from The American Heritage® Dictionary of the English Language, 4th Edition
- n. A literary or cinematic device in which the chronological sequence of events is interrupted by the interjection of a future event.
- n. The episode or scene depicted by means of this device.
from WordNet 3.0 Copyright 2006 by Princeton University. All rights reserved.
- n. a transition (in literary or theatrical works or films) to a later event or scene that interrupts the normal chronological development of the story
Sorry, no etymologies found.
That particularly hampered the pacing during the death scene flash-forward.
In between, one could pluck out a few good ideas: the lovers singing over a freshly dug grave; the ever-present reminder of Morold's coffin; the flash-forward of decades in Act III.
Why You Should Watch the Entire Finale: The producers hinted that the first five minutes may feature a flash-forward, while the last five minutes may include the John Williams score from the Superman films.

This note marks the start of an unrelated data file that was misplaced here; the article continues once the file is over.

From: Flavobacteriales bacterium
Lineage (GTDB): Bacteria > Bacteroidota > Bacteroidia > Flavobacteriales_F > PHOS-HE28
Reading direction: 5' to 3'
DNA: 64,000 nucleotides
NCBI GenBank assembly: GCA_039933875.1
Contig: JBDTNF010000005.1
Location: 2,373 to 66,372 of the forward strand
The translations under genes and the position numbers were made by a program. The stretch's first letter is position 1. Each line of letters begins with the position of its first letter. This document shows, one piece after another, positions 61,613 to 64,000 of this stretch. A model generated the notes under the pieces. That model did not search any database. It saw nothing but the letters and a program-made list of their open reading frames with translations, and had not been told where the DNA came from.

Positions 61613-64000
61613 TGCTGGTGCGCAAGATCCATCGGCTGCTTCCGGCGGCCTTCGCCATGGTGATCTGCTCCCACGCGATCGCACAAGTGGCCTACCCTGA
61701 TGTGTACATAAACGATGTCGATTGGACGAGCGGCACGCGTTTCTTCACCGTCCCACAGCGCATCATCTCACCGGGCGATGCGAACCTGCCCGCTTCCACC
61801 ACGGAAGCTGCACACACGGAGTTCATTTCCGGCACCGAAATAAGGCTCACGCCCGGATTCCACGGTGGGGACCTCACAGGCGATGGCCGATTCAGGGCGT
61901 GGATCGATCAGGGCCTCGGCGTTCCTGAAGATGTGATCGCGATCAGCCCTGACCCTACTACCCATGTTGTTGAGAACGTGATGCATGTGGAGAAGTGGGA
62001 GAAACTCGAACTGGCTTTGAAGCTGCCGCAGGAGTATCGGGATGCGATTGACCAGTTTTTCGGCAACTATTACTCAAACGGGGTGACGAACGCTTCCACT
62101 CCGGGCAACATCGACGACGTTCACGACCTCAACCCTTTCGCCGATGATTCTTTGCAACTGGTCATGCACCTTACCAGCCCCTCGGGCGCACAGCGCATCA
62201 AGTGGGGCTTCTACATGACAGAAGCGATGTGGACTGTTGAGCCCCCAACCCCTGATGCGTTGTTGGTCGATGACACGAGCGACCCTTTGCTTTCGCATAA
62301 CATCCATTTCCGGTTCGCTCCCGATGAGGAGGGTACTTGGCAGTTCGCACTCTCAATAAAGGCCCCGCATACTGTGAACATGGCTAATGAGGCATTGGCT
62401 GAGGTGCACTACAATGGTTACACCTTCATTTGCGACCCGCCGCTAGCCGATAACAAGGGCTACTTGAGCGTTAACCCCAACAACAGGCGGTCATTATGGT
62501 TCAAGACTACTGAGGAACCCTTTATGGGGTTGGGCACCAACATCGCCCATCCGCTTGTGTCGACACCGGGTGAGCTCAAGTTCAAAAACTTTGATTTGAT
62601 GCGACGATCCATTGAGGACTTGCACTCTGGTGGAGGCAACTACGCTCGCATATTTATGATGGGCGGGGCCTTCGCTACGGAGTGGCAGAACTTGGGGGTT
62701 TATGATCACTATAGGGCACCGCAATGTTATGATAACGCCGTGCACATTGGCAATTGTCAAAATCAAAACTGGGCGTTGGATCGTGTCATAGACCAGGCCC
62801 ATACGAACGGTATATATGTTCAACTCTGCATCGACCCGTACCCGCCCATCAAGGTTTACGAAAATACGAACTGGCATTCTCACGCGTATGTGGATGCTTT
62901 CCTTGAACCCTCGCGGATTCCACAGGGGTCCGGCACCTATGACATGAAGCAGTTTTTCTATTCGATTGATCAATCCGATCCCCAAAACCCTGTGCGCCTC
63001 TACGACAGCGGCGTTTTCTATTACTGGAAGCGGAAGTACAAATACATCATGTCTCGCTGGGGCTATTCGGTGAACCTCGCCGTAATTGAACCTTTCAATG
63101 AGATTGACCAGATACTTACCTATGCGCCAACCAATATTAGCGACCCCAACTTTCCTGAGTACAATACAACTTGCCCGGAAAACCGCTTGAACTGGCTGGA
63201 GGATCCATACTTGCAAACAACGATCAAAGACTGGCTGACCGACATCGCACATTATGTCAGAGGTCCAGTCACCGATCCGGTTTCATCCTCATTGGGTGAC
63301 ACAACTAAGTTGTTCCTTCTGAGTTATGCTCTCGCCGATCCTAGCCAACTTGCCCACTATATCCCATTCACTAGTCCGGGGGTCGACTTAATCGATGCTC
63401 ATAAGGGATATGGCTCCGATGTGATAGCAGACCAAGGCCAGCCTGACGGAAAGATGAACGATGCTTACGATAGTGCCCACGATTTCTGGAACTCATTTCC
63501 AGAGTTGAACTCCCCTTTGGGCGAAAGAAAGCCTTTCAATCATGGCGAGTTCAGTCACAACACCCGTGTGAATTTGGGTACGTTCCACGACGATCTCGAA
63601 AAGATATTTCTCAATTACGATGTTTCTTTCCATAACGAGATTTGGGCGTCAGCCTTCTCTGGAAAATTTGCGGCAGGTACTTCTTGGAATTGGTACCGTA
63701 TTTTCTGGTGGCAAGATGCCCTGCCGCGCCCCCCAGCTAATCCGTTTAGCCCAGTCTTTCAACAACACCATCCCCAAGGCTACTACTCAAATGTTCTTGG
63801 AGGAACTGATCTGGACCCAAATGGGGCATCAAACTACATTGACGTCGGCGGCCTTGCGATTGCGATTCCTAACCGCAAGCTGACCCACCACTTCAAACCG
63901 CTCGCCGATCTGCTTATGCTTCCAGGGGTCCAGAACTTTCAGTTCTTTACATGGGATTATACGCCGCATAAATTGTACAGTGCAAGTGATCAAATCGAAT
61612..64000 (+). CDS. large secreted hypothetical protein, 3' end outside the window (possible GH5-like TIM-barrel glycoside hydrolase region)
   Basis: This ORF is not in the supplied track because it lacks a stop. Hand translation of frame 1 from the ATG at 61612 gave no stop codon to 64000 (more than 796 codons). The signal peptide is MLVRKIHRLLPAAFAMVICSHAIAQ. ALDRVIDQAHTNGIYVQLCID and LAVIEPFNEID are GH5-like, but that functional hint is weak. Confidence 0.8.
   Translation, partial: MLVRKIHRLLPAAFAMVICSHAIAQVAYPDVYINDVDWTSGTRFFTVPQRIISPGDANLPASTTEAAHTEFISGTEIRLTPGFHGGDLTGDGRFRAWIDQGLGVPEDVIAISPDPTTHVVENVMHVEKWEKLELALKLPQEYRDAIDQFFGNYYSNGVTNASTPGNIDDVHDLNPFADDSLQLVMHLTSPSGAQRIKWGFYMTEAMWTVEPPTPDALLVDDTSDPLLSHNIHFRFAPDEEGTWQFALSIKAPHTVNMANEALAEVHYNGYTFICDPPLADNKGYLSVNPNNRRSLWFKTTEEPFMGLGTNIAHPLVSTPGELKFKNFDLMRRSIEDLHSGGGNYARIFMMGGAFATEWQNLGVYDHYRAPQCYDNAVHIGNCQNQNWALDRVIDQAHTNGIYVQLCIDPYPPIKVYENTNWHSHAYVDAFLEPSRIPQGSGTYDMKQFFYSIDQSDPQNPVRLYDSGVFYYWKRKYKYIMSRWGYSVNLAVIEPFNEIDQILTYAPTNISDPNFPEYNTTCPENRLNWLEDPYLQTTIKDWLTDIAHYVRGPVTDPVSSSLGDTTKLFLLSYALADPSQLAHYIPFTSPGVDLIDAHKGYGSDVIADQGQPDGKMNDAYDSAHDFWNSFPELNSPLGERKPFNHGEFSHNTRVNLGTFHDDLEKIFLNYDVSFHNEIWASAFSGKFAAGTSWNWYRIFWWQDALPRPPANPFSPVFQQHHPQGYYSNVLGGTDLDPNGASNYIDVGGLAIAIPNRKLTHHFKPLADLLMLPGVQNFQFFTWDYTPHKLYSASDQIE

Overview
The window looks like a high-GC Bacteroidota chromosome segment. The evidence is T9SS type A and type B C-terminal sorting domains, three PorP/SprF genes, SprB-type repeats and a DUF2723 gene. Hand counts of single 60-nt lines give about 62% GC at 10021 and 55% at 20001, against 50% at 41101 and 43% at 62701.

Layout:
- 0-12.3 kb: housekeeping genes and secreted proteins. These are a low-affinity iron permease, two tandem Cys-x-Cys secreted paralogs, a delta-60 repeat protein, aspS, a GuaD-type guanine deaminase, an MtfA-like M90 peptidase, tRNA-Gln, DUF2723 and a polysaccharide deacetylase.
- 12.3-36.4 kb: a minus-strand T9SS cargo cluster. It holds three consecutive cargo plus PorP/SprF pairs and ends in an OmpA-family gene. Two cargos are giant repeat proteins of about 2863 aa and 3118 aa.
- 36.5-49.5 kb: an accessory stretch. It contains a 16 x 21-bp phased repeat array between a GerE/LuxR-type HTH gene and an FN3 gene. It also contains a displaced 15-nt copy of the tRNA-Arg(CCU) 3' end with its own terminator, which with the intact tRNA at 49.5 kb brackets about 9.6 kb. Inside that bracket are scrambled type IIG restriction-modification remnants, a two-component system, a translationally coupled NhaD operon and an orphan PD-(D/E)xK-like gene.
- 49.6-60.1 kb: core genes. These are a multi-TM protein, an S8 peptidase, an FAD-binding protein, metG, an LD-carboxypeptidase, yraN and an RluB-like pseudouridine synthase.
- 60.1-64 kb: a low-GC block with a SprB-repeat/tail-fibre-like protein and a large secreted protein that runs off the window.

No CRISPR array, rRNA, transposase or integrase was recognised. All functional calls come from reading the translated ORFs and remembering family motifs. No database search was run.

In the Season 6 finale, a flash-forward revealed Barney's wedding day.
In classic Damages fashion, the deadly stakes are revealed in a flash-forward framework involving a prisoner being tortured in a war zone.
Our issue starts exactly where the last one ended, with an ominous flash-forward showing the Blue Blade, apparently dead at the hands of the Phantom Reporter.
Even Wayne Rooney, who like all top players has "a picture in his head" – a three-second flash-forward of leaping possibilities – seems against Barcelona to have a picture only of looming disaster and catastrophic accident, flying around the pitch in a psychic panic looking for smouldering plug sockets, unsnuffed candles, ladders that wobble.
Now flash-forward to the late 1990s, New York City.
Yesterday, April 29, was the “flash-forward” date in the …
It sounds to me like the flash-forward event won't occur on the April 29th airing as was the original plan, but I could be wrong.
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